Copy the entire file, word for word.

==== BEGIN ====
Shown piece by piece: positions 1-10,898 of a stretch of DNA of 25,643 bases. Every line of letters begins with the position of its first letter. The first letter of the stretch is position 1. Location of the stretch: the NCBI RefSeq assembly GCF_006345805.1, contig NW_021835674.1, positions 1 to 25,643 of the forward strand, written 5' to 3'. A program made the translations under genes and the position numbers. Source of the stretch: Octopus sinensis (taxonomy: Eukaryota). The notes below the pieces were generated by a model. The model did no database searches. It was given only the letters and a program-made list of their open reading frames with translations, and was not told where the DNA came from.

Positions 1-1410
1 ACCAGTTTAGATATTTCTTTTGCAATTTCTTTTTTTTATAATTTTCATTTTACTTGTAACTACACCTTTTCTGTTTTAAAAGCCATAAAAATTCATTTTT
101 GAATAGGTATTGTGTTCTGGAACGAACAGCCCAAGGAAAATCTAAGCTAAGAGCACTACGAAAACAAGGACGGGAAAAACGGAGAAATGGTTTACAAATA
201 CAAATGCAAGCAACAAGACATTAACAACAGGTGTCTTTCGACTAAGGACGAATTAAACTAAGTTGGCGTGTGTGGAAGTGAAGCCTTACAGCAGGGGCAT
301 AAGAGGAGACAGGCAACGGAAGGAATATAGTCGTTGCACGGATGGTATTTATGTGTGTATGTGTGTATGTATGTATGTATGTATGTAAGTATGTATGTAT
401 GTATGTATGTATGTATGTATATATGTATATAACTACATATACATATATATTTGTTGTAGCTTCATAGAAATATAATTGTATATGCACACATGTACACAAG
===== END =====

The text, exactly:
Shown piece by piece: positions 1-10,898 of a stretch of DNA of 25,643 bases. Every line of letters begins with the position of its first letter. The first letter of the stretch is position 1. Location of the stretch: the NCBI RefSeq assembly GCF_006345805.1, contig NW_021835674.1, positions 1 to 25,643 of the forward strand, written 5' to 3'. A program made the translations under genes and the position numbers. Source of the stretch: Octopus sinensis (taxonomy: Eukaryota). The notes below the pieces were generated by a model. The model did no database searches. It was given only the letters and a program-made list of their open reading frames with translations, and was not told where the DNA came from.

Positions 1-1410
1 ACCAGTTTAGATATTTCTTTTGCAATTTCTTTTTTTTATAATTTTCATTTTACTTGTAACTACACCTTTTCTGTTTTAAAAGCCATAAAAATTCATTTTT
101 GAATAGGTATTGTGTTCTGGAACGAACAGCCCAAGGAAAATCTAAGCTAAGAGCACTACGAAAACAAGGACGGGAAAAACGGAGAAATGGTTTACAAATA
201 CAAATGCAAGCAACAAGACATTAACAACAGGTGTCTTTCGACTAAGGACGAATTAAACTAAGTTGGCGTGTGTGGAAGTGAAGCCTTACAGCAGGGGCAT
301 AAGAGGAGACAGGCAACGGAAGGAATATAGTCGTTGCACGGATGGTATTTATGTGTGTATGTGTGTATGTATGTATGTATGTATGTAAGTATGTATGTAT
401 GTATGTATGTATGTATGTATATATGTATATAACTACATATACATATATATTTGTTGTAGCTTCATAGAAATATAATTGTATATGCACACATGTACACAAG